The San Francisco Foundation has shared findings from a Grantee and Applicant Perception Report and separate Donor Perception Report commissioned from the Center for Effective Philanthropy as well as steps it is taking to address issues raised by the reports.
In a survey of SFF grantees, respondents said that they spent a relatively limited amount of time responding to the foundation's grant requirements; that the foundation has done a good job of funding work that grantees were already doing or planning rather than pressuring them to modify their priorities; and that grantees understood and connected with the foundation's focus on racial equity and economic inclusion. Areas where there was room for improvement relative to SFF's peer foundations included understanding grantees' goals, strategies, and contexts; its responsiveness to grantees' questions and comments; and the clarity of communications about its goals and strategies, especially around its grantmaking focused on equity and inclusion.
"Grantees told us that they do not have sufficient clarity about our strategies nor where they fit into those strategies, and we have work to do to clarify those priorities in the years ahead," San Francisco Foundation CEO Fred Blackwell notes on the foundation's website. "We have been in a period of profound change over the past few years, and we are about to enter another growth phase as we ramp up partnerships with a number of large foundations and donors."
To address the issues raised by the report, the foundation plans to take steps to ensure that staff are adequately trained on new technology and systems that can improve their responsiveness; identify a single point of contact for each grantee; better articulate its goals and strategies and work to help grantees better understand how they fit into its People, Place, and Power strategies; and develop and implement a prompt response protocol for inquiries from grantees and applicants. The foundation already is working to simplify its grant application process and speed up the grant approval and disbursement process, put applicants at the center of the redesign of its Open Cycle grants process, conduct focus groups with grantees to test and refine its communications, increase the number of site visits to new grantees, and host convenings and consultative sessions with grantees to deepen those relationships.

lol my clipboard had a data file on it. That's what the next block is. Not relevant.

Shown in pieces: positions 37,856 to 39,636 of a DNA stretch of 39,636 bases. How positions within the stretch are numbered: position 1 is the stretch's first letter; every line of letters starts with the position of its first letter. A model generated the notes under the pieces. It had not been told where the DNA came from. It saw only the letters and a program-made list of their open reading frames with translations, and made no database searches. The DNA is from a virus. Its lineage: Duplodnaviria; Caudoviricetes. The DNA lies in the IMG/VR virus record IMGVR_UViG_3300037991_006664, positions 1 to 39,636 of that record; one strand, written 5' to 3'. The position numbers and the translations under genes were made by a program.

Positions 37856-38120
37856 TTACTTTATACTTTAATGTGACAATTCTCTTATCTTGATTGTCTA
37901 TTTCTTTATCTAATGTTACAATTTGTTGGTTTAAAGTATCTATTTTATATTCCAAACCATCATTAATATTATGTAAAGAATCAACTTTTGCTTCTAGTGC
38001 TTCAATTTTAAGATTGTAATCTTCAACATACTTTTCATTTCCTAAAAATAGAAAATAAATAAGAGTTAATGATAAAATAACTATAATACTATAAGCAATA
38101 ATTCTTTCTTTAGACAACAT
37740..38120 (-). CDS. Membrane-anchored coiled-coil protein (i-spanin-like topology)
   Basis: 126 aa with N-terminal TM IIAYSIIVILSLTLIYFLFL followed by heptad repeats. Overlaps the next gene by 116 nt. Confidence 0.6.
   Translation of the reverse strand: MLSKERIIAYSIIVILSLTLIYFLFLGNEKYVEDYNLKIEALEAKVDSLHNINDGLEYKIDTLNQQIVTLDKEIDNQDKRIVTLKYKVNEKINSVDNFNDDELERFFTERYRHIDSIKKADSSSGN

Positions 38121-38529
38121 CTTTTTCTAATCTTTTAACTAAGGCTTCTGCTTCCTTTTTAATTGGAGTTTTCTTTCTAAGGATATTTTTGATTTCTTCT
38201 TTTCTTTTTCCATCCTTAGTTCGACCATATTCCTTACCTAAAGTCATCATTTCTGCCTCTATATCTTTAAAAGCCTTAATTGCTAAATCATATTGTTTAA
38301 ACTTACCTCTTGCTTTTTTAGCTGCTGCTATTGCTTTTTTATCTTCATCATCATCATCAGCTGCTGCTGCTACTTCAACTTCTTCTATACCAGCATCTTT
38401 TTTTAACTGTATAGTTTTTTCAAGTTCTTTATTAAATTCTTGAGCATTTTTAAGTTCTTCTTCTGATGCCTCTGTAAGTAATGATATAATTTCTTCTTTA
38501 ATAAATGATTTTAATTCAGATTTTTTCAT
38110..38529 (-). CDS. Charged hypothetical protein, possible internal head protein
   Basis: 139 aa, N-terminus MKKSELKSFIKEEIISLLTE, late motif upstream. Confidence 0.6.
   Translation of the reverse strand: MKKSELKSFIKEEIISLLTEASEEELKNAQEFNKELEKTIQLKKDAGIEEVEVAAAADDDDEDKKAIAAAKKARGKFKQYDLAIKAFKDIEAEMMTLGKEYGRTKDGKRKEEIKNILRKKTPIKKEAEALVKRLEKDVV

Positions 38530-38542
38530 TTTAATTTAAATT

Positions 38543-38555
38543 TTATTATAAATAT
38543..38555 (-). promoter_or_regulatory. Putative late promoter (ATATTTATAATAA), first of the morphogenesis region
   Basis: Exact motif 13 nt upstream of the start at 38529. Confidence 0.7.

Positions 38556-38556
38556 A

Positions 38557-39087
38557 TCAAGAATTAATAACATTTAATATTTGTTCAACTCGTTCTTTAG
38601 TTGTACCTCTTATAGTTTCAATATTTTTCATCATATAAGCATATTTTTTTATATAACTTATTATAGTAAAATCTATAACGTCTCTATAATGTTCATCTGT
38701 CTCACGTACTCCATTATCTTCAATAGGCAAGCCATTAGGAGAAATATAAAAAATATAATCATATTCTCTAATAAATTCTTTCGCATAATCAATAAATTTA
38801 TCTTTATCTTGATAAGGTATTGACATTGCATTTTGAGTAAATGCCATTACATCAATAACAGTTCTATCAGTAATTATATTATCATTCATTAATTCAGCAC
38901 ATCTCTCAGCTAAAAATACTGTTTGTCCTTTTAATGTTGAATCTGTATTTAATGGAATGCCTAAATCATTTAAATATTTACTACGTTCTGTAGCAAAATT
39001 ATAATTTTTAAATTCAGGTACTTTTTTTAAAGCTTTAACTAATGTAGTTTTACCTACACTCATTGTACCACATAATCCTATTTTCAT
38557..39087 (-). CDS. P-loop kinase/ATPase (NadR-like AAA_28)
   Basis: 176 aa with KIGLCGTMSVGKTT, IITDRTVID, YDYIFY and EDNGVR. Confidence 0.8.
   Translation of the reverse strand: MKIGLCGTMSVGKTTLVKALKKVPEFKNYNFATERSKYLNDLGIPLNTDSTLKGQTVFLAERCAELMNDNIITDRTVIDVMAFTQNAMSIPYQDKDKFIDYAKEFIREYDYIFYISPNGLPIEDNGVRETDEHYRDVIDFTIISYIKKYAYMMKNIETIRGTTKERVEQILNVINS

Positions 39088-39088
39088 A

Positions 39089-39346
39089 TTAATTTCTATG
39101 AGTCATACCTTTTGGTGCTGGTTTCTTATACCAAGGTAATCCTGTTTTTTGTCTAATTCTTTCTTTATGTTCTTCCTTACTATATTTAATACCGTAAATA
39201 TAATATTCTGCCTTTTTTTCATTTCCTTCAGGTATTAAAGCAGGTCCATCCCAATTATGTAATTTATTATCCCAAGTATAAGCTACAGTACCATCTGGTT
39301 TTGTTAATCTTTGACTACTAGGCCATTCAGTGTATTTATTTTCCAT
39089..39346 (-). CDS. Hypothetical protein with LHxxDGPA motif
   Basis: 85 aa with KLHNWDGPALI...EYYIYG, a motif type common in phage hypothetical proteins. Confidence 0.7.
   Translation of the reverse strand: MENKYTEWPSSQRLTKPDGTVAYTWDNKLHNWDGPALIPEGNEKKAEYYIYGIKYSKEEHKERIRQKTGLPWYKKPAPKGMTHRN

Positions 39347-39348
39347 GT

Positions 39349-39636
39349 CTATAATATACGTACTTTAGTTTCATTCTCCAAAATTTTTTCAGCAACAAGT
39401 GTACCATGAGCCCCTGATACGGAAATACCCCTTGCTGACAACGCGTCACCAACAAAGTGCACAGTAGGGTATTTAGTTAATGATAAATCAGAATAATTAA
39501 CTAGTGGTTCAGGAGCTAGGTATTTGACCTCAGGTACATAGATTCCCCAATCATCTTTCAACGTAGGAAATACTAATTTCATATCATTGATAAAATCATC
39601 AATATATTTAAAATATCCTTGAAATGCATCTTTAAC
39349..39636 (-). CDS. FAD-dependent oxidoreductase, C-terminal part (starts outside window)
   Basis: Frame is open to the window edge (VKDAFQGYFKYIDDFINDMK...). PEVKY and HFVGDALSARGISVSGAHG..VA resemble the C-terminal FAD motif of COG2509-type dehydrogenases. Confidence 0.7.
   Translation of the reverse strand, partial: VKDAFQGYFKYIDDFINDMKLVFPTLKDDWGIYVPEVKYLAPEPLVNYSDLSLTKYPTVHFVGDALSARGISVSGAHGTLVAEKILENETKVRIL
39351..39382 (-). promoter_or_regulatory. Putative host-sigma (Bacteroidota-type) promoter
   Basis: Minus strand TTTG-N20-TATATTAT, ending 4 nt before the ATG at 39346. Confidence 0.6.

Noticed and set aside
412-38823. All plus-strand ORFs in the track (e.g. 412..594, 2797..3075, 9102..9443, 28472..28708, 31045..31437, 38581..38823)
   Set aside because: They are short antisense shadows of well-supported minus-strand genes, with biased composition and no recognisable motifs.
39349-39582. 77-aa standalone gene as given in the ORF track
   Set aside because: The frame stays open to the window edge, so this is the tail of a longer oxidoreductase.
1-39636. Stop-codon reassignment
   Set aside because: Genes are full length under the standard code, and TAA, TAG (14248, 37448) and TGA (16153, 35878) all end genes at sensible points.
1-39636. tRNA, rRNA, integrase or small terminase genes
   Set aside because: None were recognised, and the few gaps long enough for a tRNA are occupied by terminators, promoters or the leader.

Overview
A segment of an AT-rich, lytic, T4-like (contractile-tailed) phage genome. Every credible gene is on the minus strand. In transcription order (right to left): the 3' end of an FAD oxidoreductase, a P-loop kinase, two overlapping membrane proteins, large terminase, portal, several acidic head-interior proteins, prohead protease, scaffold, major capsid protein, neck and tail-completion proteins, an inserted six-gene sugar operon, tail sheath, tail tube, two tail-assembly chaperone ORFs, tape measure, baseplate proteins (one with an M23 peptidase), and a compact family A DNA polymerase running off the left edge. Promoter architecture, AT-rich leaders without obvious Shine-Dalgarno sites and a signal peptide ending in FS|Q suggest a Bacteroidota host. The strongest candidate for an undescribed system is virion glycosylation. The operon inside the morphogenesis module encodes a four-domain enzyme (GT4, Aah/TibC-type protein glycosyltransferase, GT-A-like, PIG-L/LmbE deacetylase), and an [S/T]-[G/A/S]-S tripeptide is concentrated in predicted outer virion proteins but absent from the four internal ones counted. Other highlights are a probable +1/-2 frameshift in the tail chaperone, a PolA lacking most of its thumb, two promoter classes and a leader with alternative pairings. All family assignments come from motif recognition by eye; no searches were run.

In the survey of SFF donors, respondents recognized the foundation's commitment to equity but felt the foundation needed to do a better job of responding to donors, understanding their goals, and communicating the value of its work and how it supports their philanthropic priorities. To address those issues, SFF is adding staff with experience in philanthropic advising; implementing new technology to better recommend and track grants; conducting evaluations of and listening tours to gauge donor satisfaction; exploring new ways of communicating its work and the role donors and grantees play in advancing change in the Bay Area; and deepening donor engagement through its Community Impact Department.
"Nobody enjoys hearing challenging feedback, but we have been very careful to receive that feedback in the spirit with which it was offered — as a way to help us improve our ability to serve our donors, our grantees, and to make the Bay Area a place where everyone can have a good job and an affordable home in a place where they feel that they belong," Blackwell writes. "Our commitment to building deeper, stronger relationships with our donors, our grantees, and the communities we collectively serve extends across the institution."